Andrew Welker:Â In this video we’re going to discuss positioning ourÂ LFR1100 omnidirectional speakersÂ – both placement and how to wire them up; in particular, some of the settings on the DSP unit.
Â As many of you know the LFR1100 is omnidirectional, and that just means it radiates sound in 360 degrees – in all directions. To achieve that, there is a complement of drive units – two midranges and two tweeters – on the back. Because of that, the relative placement of the LFR1100 to the back wall, and the angle at which you’ve got it to the back wall, influences the soundstage, and the way that the sound is going to blend at the listening position.
So one of the things that we recommend – if at all possible – is to allow a couple of feet from the rear of the speaker to the back wall. In this setup here, it’s about 2 feet. If however you need to get the speaker closer than that, there is a boundary compensation switch on the back of the unit.
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Okay, I admit it’s the skinniest video ever made! But you try to get these speakers in a frame with Axiom’s Andrew Welker, who designed the Omnidirectional LFR1100s together with Ian Colquhoun. Watch the video (filmed in Axiom’s anechoic chamber) or read the transcript below to find out what challenges are faced when you are designing loudspeakers with drivers on the front and rear panels of the speaker.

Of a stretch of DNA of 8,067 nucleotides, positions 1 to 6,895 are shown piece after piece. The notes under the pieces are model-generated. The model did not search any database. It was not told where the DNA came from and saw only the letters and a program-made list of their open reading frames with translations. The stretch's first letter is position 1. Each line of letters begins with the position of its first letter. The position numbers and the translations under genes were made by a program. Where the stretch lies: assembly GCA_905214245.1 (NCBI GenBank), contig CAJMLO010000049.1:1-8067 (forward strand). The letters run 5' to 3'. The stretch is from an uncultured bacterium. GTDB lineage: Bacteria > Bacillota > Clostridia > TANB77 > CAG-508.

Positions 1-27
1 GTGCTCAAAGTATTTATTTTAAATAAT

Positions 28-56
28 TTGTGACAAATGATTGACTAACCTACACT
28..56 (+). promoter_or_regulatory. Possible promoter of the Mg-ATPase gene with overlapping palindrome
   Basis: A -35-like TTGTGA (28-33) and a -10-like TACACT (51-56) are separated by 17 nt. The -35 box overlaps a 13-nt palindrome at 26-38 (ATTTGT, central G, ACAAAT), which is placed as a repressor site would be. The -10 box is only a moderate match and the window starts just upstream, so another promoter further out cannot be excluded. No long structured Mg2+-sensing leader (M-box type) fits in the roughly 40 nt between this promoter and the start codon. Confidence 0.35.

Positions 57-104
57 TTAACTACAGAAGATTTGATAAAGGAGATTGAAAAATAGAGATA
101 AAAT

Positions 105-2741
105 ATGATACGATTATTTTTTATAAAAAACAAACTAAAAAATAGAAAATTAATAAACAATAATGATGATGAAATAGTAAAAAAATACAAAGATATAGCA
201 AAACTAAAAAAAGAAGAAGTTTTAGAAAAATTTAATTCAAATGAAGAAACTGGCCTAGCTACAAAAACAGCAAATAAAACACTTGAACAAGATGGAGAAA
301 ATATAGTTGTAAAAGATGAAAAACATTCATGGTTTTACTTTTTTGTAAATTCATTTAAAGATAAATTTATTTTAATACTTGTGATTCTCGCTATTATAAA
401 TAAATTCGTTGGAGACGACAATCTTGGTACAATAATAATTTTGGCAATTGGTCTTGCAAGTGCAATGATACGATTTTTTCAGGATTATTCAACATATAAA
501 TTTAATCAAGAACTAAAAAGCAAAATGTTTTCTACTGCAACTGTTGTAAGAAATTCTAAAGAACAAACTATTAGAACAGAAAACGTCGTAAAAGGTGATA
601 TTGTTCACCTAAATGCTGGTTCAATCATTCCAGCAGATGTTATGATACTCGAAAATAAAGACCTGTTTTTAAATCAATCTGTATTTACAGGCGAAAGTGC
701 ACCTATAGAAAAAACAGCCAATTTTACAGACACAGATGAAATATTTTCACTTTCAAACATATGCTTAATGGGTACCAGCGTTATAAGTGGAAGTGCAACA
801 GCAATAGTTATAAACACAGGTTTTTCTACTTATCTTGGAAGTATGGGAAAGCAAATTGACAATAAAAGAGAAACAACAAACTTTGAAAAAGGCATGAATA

Andrew: Omnidrectional speakers are probably one of the more challenging types of designs that a loudspeaker designer can undertake. Part of the reason is that you have to deal with a lot of factors in terms of how the speaker interacts with the room, and how the different parts of the speaker interact with one another. Log in
Continue reading Get “The Skinny” on Designing Omnidirectional Loudspeakers »
I recently spent a lot of time with the new LFR1100 omnidirectional speakers, and something had me curious. Â If you’re like me, you may have been thinking to yourself Sure, I know that the intials DSP stand for Digital Signal Processor, but what the heck is the audio DSP doing to those speakers anyway? Â
Continue reading Designing the LFR1100’s Audio DSP: What Does That Thing Do, Anyway? » Log in